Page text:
The capital city of the Grand-Duchy of Luxembourg, commonly known as Luxembourg, lies at the heart of Western Europe, between Brussels, Paris, and Frankfurt.
Luxembourg boasts the reputation of being one of the world’s major financial hubs. The city has developed into a banking and administrative centre. It is the seat of several institutions of the European Union, including the European Court of Justice, the European Court of Auditors and the European Investment Bank.
Its multilingual hospitality, safe environment and high quality of living make it an appealing destination. Although of a modest
size and population, Luxembourg radiates among its neighbouring cities, growing in economic and cultural importance each year, thus attracting more residents, commuters and shoppers.
The Luxembourg high street retail market is typically split into two areas: Grand Rue / Rue Philippe II, and the Station district. Luxembourg also features the two largest shopping centers in the country: Belle Etoile and City Concorde. Retail parks are to be found at the edge of the municipality, mainly in Strassen and Howald.
Confirming its record-high degree of economic openness, Luxembourg welcomes a large proportion of international retailers. For example, more than half of the retail units on Grand Rue are occupied by foreign retailers.
The Grand-Rue is Luxembourg’s prime retail high street. This pedestrian street is lined with upper class boutiques selling clothing and specialty items. Crossing the Grand Rue, the Rue Philippe II is also gaining more and more influence on the high street retail scene in Luxembourg. High-end luxury retailers tend to favor this street for their new points of sale.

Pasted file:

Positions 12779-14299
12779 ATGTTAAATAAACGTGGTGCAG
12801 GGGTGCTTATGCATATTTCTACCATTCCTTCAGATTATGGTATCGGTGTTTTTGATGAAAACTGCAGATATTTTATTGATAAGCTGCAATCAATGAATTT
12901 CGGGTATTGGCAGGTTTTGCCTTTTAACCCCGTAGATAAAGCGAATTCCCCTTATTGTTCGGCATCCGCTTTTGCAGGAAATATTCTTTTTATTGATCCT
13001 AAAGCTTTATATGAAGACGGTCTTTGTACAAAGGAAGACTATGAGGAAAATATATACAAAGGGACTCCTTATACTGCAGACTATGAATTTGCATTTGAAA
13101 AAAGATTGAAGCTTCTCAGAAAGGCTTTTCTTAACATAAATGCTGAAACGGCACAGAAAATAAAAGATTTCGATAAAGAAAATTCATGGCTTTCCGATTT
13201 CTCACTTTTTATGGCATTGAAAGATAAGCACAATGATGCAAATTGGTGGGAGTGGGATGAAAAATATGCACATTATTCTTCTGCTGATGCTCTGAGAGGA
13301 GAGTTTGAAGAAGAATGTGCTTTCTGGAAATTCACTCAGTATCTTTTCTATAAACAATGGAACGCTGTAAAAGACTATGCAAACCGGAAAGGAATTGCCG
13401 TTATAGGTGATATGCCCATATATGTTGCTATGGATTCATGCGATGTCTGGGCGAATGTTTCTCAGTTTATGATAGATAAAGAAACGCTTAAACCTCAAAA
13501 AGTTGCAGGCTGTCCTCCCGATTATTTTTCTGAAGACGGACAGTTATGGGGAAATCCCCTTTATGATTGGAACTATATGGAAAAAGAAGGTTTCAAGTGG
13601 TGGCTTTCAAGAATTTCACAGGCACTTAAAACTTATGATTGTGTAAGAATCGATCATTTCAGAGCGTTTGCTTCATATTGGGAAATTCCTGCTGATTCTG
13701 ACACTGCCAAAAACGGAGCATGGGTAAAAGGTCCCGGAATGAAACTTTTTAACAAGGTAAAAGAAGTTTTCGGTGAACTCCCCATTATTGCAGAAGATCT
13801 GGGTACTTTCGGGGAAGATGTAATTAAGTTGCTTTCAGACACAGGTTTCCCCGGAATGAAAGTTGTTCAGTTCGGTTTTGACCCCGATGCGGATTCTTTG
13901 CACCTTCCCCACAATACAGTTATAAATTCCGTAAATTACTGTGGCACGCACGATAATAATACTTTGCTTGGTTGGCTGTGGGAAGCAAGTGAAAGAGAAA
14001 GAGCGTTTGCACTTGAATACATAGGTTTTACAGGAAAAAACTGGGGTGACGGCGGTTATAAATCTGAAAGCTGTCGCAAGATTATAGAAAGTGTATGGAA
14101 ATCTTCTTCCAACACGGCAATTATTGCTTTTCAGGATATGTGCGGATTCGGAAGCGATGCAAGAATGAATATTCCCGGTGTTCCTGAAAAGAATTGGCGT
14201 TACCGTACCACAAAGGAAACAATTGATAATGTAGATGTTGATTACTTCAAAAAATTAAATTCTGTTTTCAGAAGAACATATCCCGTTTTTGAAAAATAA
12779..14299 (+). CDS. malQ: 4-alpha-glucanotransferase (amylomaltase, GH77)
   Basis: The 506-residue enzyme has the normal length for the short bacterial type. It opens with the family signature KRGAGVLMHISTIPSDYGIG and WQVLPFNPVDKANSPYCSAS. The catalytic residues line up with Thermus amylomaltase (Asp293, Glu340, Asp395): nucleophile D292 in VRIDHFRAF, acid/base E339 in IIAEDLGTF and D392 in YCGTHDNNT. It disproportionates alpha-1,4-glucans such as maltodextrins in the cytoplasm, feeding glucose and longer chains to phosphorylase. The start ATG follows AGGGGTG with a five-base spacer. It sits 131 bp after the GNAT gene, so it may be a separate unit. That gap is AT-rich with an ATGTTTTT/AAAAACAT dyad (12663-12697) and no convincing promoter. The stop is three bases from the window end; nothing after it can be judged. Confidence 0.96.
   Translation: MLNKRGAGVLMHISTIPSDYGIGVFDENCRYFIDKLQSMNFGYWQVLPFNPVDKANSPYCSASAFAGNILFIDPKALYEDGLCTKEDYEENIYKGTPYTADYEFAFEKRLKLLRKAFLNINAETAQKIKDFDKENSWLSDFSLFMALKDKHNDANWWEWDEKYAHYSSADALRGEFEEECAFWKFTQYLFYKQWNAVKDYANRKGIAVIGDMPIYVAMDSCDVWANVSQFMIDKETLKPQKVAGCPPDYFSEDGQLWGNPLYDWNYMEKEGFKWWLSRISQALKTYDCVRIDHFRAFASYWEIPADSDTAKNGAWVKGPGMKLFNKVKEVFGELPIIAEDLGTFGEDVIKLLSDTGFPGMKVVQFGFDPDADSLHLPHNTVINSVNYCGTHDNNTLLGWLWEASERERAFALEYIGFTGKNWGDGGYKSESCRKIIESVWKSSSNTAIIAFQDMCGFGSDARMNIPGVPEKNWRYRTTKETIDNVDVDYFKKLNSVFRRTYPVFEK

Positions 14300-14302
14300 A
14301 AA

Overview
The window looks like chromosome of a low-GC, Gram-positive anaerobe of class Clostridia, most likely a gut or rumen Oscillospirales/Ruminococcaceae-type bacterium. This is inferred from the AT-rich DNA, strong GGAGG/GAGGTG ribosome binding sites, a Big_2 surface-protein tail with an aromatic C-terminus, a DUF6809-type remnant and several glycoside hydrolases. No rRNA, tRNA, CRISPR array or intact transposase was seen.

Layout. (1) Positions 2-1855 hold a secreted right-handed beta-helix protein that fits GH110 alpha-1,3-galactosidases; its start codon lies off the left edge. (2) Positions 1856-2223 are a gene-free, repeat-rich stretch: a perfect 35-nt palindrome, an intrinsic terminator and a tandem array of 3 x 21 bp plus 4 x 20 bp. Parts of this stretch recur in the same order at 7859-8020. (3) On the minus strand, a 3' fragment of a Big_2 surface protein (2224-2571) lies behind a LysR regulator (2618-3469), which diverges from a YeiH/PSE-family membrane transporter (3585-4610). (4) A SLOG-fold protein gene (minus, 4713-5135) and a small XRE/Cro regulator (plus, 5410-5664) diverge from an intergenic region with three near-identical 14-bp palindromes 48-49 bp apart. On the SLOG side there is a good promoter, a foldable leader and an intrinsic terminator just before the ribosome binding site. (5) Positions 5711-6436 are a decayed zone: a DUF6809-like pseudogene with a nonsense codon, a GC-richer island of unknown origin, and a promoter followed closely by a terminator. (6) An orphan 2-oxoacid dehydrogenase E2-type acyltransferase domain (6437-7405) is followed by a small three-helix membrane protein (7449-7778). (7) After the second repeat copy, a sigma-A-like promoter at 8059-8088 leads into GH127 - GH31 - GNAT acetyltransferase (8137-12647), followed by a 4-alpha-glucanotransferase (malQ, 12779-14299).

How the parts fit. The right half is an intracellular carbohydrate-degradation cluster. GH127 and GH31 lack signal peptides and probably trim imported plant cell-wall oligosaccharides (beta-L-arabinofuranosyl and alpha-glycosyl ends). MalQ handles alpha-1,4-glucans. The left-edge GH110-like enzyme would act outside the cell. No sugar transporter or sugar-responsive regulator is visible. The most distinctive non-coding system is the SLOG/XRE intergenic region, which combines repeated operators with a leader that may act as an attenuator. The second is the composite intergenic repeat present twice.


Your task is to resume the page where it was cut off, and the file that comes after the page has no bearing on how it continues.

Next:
Avenue de la Gare
The Station district offers a more popular range of goods, as its catchment is also more diversified in terms of nationalities and purchase power.
Auchan KirchbergThis retail zone, anchored with an Auchan hypermarket, is located at the heart of the Kirchberg district, which is the most modern office district of Luxembourg. Consequently, its typical customer profile is high-revenue, white-collar employees.
Cactus Belle EtoileCurrently the biggest shopping center of Luxembourg, built around a Cactus hypermarket, it was expanded in 2013. It is a mall catering mainly to families and older visitors.